Precision animal management integrates applied livestock management (e.g., housing, animal behavior, animal health, stress physiology) with cutting-edge techniques in data science (e.g., high throughput phenotyping, data visualization, predictive analytics). This integrative approach will improve welfare and production efficiency of livestock species and will maximize environmental stewardship of agricultural operations.

Collaborative efforts in CDA will result in new technologies to gather data, such as drones to monitor animal movements, remote sensors for monitoring vital signs, digital video of animal behavior, photo analysis to detect conformation abnormalities, and infrastructure for high throughput phenotyping.

This emerging area can provide new means and methods for optimizing resource management, improving animal health and well-being, improving meat quality, and remaining productive in a changing climate.

Another area in which vast quantities of data are produced is in host-microbiome research. Quantitative and computational tools to analyze, visualize, and interpret large and complex datasets from host-microbiome research are inadequate or do not exist.

To address this issue, research is focusing on development and deployment of multiple capabilities, including novel bioinformatics software for understanding of the role and function of the microbiome in the host and new visualization tools for host-microbe interactions.


Continued genetic improvement of crops is a focus for many researchers around the world.

Plant biotechnologists use bioinformatics and modeling to guide crop genome modification for creating new variations while crop breeders use statistical models to guide and predict genetic crop improvement. To increase yields, these models must be sensitive and accurate.

Digital methods can greatly enhance the speed and accuracy of these approaches, leading to more rapid gains in genetic improvement in both biotechnology and breeding.

For example, automated crop phenotyping can greatly increase the quantity and quality of data on plant growth and development, allowing more accurate and narrow analysis of specific desirable traits, and the screening of larger populations to increase breeding gains per cycle. Real-time on-farm data can facilitate research on field performance and improved cultivation practices.

The soil is also an increasing focus of cross-disciplinary research. Understanding the association of plant roots with endosymbiotic and soil microorganisms and other soil parameters is an emerging research field entirely dependent on digital information from sensors, sequencers, and other data sources.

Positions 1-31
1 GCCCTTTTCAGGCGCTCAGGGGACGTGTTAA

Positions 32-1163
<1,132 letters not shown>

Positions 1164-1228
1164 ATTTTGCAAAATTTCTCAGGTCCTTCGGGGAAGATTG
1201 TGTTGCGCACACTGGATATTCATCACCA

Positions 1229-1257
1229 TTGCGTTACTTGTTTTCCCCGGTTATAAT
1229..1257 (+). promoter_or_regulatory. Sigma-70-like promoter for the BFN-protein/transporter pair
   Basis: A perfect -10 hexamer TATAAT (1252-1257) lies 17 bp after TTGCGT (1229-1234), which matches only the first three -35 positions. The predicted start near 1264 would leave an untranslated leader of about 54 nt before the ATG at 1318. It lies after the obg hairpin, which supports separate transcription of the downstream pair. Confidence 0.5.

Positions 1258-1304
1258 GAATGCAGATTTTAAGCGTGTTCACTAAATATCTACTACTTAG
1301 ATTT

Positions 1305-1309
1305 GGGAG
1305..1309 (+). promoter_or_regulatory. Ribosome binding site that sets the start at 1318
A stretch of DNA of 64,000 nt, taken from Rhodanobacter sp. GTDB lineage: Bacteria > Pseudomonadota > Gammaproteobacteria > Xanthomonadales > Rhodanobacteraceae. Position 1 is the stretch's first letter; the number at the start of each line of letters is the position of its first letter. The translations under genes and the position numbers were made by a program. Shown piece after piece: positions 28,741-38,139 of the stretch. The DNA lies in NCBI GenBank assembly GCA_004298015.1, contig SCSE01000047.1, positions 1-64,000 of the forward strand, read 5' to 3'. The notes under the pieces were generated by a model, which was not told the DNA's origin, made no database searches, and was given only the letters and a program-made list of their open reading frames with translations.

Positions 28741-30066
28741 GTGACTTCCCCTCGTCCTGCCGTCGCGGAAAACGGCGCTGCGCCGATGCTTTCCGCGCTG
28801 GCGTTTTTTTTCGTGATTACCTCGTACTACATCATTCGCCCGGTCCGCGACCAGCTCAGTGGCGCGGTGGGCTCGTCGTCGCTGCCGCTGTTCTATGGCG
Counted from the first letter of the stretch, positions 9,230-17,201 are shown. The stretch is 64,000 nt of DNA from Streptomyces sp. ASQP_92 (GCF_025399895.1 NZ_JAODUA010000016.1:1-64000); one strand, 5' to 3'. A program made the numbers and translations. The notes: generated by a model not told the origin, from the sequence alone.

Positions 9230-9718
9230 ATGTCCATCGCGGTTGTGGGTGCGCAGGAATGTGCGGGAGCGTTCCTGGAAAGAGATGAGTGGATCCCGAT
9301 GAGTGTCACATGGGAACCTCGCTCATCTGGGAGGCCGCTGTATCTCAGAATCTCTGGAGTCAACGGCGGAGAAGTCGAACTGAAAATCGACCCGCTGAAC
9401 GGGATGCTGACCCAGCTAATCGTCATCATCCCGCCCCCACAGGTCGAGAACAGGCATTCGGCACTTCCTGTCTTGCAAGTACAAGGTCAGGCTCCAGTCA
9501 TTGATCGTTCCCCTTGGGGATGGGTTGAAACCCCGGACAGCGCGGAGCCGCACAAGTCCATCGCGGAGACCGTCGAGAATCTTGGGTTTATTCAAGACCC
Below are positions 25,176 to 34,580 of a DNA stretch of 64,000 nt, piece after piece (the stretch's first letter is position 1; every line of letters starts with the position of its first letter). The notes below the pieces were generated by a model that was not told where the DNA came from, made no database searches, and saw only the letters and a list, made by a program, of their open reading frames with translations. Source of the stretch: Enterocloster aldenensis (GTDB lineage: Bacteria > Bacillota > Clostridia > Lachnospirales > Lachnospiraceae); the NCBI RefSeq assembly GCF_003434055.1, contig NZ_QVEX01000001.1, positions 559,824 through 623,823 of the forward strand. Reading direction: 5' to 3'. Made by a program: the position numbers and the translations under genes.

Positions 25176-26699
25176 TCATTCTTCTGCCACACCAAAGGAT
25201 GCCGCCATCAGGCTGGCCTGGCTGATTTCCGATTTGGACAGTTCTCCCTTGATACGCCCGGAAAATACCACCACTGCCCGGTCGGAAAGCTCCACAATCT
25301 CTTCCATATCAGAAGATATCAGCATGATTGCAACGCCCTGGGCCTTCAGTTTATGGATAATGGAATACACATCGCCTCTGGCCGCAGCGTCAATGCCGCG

Sustainable farmland management will be based on collecting and analyzing dense data of soil characteristics along with weather and market variables. Research that advances better decision-making at the producer level, such as use of fertilizers and pesticides, will have environmental and productivity benefits.


People are a crucial part of the agricultural system as both stewards and beneficiaries of the multitude of outputs produced from food, fiber, and fuel products as well as environmental services. Understanding the interaction between agriculture and people requires modeling the interplay between human and natural systems.

For example, predicting how a new seed technology will alter land use and environmental outcomes requires researchers to understand how farmers might change their behavior. Similarly, researchers might want to predict how climate change will affect trade patterns and change farmer profits, food accessibility, composition, and nutritional outcomes.

Answering these questions requires detailed data on farm production, environment, human behavior, markets and nutrition, sensors, remote sensing, and even retailers and cellular phones. It also requires the ability to combine the data to understand the agricultural and food system as a whole.

Machine learning approaches afford the potential to build complex coupled models of social and natural systems that are flexible and scalable. These approaches can be used to understand the agricultural supply chain by predicting supply shortfalls and resulting price spikes, climate vulnerabilities, or transportation bottlenecks.

Advances in the analysis of high-frequency trading data combined with text analytics will help analysis of market information and infrastructure on price outcomes. Together, these models will allow us to identify vulnerabilities and target areas for efficiency gains.

More research is needed in agricultural environments to increase the effectiveness of agricultural practices, food processing and food safety, nutritional quality of products, and product shelf life while minimizing food/animal waste, carbon emissions, and air/water pollution.